In this issue, we look at rollback of the Department of Labor’s conflict of interest rule—otherwise known as the Fiduciary Rule—and address the important issue of optimizing retirement savings.
Q: What happened to the Fiduciary Rule—and what will change now that it has gone away?
A: On March 15, the U.S. Court of Appeals for the Fifth Circuit vacated the Department of Labor’s (DOL) Fiduciary Rule. Ruling in Chamber of Commerce of the United States of America v. DOL (5th Cir. 2018), the court struck down a lower court decision, finding that the DOL exceeded its authority in issuing the regulation and its related exemptions. While there is some possibility that it will be resuscitated, it appears that the Fiduciary Rule is dead, and when it becomes official, it will be as if the rule never existed.
Regardless of its fate, the Fiduciary Rule has made a lasting impact on the financial services industry and the agencies that regulate it. One positive side effect is a higher level of consumer awareness around what a fiduciary is and why fiduciaries are beneficial.
In addition, the Securities and Exchange Commission (SEC) has proposed regulations to help fill the gap, and several state legislatures have taken up the mantle and are in various stages of lawmaking in the area of fiduciary standards. Though the SEC proposal is much less stringent than the DOL rule when it comes to investor protection, it does raise the bar by mandating a “best interest standard” of care along with increased and simplified disclosure.
While the rise and fall of the DOL’s Fiduciary Rule shifted the financial services industry toward greater transparency, the regulatory environment has been rolled back to 2016, along with important investor protections. Put more bluntly, the problems the DOL sought to address still exist, so investors should take care when selecting a financial advisor and seek to understand the standard of care to which financial advisors are obligated when proposing their services and making recommendations.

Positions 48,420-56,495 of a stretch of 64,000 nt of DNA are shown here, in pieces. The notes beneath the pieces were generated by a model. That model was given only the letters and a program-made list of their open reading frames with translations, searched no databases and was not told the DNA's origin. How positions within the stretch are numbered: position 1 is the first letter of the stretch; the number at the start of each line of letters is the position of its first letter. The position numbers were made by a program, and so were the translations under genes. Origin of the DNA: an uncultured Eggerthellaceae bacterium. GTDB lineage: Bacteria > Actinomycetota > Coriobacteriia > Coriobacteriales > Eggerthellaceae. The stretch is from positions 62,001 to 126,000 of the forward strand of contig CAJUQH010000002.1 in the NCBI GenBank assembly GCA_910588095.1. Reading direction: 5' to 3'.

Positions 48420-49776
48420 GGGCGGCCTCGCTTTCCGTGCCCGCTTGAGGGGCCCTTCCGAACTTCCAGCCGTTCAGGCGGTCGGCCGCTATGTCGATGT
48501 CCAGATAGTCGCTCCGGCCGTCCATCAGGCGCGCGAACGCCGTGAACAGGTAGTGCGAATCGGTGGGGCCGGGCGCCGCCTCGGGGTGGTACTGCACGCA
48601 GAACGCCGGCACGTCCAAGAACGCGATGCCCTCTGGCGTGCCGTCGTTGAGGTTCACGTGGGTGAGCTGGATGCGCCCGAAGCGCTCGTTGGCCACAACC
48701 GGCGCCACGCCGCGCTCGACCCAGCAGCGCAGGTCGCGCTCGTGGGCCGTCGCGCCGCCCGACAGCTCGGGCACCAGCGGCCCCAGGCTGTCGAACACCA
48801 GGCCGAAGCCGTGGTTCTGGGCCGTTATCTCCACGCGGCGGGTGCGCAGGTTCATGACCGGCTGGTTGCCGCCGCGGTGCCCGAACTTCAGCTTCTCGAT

As an independent registered investment advisor, CAPTRUST adheres to the “best interest standard” and other practices spelled out in The Investment Advisers Act of 1940. We supported the DOL’s Fiduciary Rule and expect to be supporters of new regulation that protects the interests of investors.
Q: Are some savings vehicles better than others? What is the most tax-efficient way to save for retirement?
A: The good news for retirement savers is that they have at their disposal an array of savings account types, each with its own contribution limit and tax treatment. Properly utilized, the right combination of these accounts allows a substantial amount of tax-favored retirement savings. The downside is that optimizing savings can seem complex and confusing, which may cause some savers to tune out or fail to take full advantage of what’s available to them.
The table below includes the retirement savings accounts available to most people and the order in which we suggest they use them to maximize their tax-favored savings. Of course, everyone’s circumstances are different, so please consult your financial and tax advisors to make sure your strategy is appropriate for your unique financial situation.
If you have a question for the VESTED team, we’d love to hear from you and see if we can help. Please send your questions to us at VESTEDmagazine@captrustadvisors.com.